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EAST Night Out

White Hall High School students, from left to right, Leah Hendrix, Spencer Owens and Rachel Thrash show off their project called “Celebrate My Driver” Tuesday during the E.A.S.T. Night Out event at White Hall High School.

Moody announces Students of the Month

September Students of the Month at Moody Elementary School have been announced. They are bottom row (left to right) Madison Reed, Addison Powell, Kinley Atkinson, Ashlee Armour, Mary Claire Colclasure; second row (left to right) Erin Nelson, Jordan Pearce, Omaryon Wilson, Clayton Gorman, Taylor Nelson; third row (left to right) Jacob Pham, Lucas Gray, Kyler Barnes, Parker Rotten and Jessie Smith. (Special to The Progress)

Gandy Students of the Month

October students of the month at Gandy Elementary School are: (bottom row) Jaxson Bates, Osbaldo Duron, Zamarion White, Cadence Caldwell, Tyler Barnes, Ally Robinson; (middle row) Presley Chism, Mason Cothran, Jayden Smith, Ethan Hartley, Dana Martinez; (top row) Daija Winters, Lilly Hood, Kamryn McEntire, Mackenzie McDaniel and Denya Alghazali. Not pictured is Brayden Wafford.

Three schools recognized by UAF

Pine Bluff’s Jack Robey Junior High School, Hardin Elementary School in Redfield, White Hall Middle School and White Hall High School have won recognition from the University of Arkansas at Fayetteville Office for Education Policy’s 2013 Outstanding Educational Performance Awards program, which highlights the highest-performing Arkansas schools based on benchmark and end-of-course exams.

Report: 20 percent of Arkansas households struggle with hunger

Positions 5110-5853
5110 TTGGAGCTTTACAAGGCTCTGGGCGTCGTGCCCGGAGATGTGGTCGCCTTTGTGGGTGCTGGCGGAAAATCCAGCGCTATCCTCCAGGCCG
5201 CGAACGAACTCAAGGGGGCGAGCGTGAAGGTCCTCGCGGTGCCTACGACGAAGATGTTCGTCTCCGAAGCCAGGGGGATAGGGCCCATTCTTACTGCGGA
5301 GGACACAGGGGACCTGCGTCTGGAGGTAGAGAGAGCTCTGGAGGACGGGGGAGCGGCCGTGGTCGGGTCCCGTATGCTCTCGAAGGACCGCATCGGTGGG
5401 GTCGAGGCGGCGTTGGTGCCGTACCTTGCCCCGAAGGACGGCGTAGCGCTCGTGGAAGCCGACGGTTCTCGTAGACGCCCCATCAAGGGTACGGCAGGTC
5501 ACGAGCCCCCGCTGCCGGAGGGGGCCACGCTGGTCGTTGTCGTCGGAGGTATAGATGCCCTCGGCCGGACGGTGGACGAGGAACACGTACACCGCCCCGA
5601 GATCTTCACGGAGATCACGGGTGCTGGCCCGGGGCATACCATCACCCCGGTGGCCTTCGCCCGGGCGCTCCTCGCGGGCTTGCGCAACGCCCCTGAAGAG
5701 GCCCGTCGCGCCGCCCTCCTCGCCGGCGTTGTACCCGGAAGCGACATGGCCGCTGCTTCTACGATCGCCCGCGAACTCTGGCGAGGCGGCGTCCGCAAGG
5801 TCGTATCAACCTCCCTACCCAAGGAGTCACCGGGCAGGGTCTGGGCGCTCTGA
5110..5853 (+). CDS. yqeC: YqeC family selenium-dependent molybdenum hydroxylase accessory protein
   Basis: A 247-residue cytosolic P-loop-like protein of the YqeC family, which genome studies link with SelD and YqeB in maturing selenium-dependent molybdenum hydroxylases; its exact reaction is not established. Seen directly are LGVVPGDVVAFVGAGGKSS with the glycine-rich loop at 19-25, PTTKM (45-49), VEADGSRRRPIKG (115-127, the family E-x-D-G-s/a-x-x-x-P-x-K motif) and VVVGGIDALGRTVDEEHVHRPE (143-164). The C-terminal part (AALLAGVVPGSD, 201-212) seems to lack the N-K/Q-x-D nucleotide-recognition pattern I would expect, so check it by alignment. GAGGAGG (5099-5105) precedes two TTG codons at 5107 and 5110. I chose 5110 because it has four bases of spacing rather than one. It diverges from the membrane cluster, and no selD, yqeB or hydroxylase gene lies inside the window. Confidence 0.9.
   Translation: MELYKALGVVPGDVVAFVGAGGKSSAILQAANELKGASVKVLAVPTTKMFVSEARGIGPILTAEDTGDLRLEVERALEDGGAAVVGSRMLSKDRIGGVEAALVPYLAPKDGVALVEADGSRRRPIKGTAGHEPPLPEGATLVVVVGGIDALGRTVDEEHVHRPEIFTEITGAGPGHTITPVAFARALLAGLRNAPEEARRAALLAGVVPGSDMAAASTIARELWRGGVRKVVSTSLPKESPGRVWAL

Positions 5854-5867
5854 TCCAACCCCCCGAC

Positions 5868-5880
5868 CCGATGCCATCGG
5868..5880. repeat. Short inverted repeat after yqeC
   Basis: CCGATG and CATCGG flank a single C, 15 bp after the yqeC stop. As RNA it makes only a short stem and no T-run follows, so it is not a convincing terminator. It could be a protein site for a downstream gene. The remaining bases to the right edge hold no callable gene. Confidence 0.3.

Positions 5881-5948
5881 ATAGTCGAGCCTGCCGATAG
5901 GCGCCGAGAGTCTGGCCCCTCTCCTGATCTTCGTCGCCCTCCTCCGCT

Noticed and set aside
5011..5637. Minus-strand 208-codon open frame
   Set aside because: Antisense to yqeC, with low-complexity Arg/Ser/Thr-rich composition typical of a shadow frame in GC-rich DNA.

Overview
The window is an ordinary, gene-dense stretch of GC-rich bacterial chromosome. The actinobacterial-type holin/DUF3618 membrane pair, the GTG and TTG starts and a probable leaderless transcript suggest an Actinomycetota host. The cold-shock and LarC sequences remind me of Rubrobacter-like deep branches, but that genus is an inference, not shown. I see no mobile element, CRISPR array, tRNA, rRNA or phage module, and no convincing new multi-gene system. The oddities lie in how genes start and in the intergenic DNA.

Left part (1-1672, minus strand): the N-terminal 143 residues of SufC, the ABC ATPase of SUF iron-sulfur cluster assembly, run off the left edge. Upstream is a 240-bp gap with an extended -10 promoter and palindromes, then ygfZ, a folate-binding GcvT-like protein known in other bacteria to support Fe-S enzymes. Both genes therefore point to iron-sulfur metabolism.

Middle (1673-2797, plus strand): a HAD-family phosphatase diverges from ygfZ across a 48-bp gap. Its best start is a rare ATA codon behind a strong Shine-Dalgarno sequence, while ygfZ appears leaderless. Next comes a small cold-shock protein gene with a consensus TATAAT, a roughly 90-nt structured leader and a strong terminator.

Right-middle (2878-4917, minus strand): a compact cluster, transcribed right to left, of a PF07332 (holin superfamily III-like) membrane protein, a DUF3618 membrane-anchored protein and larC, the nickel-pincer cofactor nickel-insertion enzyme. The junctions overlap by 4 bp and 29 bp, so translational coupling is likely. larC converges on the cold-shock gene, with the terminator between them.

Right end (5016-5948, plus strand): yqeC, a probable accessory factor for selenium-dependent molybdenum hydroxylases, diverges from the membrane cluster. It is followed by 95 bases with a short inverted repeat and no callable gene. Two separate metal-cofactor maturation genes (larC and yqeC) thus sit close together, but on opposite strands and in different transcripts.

LITTLE ROCK — An average of one out of every five households in Arkansas had difficulty putting food on the table between 2010 and 2012, according to the U.S. Department of Agriculture Economic Research Service's annual report on food insecurity. The USDA said in the report released Wednesday that 19.7 percent of Arkansas households — the second highest percentage in the nation after Mississippi's 20. 9 percent — were considered food insecure, meaning that at some time in the course of a year the households had difficulty providing enough food for all their members because of limited resources. The margin of error is plus or minus 2.45 percentage points. Of those households, 8.1 percent — the highest percentage in the nation — had "very low" food security, meaning that the food intake of some household members was reduced and normal eating patterns were disrupted at times. Nationwide, 14.7 percent of households were food insecure on average in 2010-2012, with 5.6 percent of the households experiencing very low food security, according to the report. The margin of error is plus or minus o.24 percentage points. USDA researchers also found: — Rates of food insecurity were substantially higher than the national average for households with incomes near or below the federal poverty line, households with children headed by single women or single men, and black and Hispanic households. Food insecurity was more common in large cities and rural areas than in suburban areas and exurban areas around large cities. — Typically, households classified as having very low food security experienced the condition in seven months of the year, for a few days in each of those months, according to the report. — The typical food-secure household spent 26 percent more for food than the typical food-insecure household of the same size and composition, including food purchased with Supplemental Nutrition Assistance Program, or SNAP, benefits. — Fifty-nine percent of food-insecure households reported that in the previous month they had participated in one or more of the three largest federal food and nutrition assistance programs: SNAP; the Special Supplemental Nutrition Program for Women, Infants and Children, or WIC; and the National School Lunch Program. Kathy Webb, executive director of the Arkansas Hunger Relief Alliance, said Wednesday the report highlights the need to maintain the SNAP program. The Republican-controlled U.S. House has passed a proposed farm bill that includes no SNAP funding and is expected to propose a separate bill that would slash SNAP funding by up to $40 billion. "Given the level of food insecurity that continues to persist in this state, Congress needs to stop asking how much to cut from SNAP and other low-income programs and start acting on what is going to help struggling families. Far too many people in our state continue to struggle with hunger, and we urge our members of Congress to pass a farm bill that doesn't cut SNAP," Webb said in a news release.